Parabens are preservatives and are used to prevent the growth of bacteria, moulds and fungi and prolong the shelf life of products. After water they are the most common ingredient in cosmetic products. The Cosmetic Directive has approved a huge array of plant, animal and synthetic parabens for use in EU products and the industry claims they all have an excellent safety record. Here’s what the CTPA (Cosmetic, Perfumery and Toiletry Association) have to say on the subject:

‘Sadly there is a lot of misinformation about parabens, including allegations that they are linked to cancer. In fact, they are not a cause of cancer of any kind. A widely repeated allegation. Parabens are non-toxic to human cells. This is because our own skin cells rapidly and easily break parabens down into harmless smaller pieces. This means they are not able to cause harm and do not lead to skin sensitisation. It also means they won’t persist in the environment or harm wildlife in any way.  None of the extensive research carried out on the parabens has indicated a potential risk of harm to human health and parabens remain amongst the safest of preservatives in today’s cosmetic products.’

‘In fact, the European Commission’s own committee of independent experts, the Scientific Committee for Consumer Products (SCCP) (now known as the Scientific Committee for Consumer Safety (SCCS)), has issued an official statement on parabens’ safety. In it, the committee confirms that there is no evidence of any risk of breast cancer caused by the use of underarm cosmetics, including those that contain parabens.’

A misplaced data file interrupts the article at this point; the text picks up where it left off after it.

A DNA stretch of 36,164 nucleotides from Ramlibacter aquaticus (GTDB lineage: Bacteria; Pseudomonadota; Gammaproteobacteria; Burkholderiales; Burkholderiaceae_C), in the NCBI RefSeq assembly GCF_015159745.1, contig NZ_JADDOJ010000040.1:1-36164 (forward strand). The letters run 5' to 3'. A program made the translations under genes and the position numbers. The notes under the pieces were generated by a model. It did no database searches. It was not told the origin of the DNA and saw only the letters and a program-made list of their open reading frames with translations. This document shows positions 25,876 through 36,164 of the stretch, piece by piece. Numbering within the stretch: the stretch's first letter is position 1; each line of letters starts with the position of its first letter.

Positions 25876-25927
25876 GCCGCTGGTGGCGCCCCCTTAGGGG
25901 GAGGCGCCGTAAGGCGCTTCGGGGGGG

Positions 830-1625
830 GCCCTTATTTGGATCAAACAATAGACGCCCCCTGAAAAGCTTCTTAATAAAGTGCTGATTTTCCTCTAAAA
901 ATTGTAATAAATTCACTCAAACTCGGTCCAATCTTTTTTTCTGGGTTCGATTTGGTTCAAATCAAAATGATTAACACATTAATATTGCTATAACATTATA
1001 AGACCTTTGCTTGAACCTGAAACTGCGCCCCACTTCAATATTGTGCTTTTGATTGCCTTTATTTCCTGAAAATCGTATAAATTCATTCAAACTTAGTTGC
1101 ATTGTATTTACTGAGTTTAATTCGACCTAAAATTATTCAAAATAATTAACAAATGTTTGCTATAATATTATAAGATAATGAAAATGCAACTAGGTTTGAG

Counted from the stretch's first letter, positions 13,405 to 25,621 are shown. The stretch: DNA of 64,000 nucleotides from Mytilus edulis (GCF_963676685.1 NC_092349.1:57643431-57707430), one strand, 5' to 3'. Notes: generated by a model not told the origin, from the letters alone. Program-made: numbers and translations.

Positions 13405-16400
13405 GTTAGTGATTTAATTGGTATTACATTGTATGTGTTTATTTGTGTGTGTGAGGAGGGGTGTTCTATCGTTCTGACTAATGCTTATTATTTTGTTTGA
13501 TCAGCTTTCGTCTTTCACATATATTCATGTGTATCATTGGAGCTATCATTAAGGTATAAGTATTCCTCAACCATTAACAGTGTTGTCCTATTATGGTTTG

Specifically about the parabens in cosmetics they say this though…

‘The safety of all cosmetic products and their ingredients is governed by strict European laws.  As well as this, cosmetic ingredients and their safety are kept under constant review by the European Commission and Member States, assisted by the SCCS.  The committee has, in 2010 and 2011, confirmed the safety of four parabens used in cosmetics.  For other, less used parabens, the SCCS found insufficient data to set a safe limit and additional data were not generated in their support.’ and their consumer information website is

The initial research that triggered much of the cancer scare link to parabens was rubbished at the time (mostly due to the fact that there was no conclusive proof that the parabens were in anyway linked to the disease – they were just present), so for now perhaps the defendants of parabens can still feel that they are wholly vindicated but there are factors still to erase completely before they can rest on their laurels. However weak the case against parabens may seem to be I think it’s substantial enough to warrant a few watertight answers.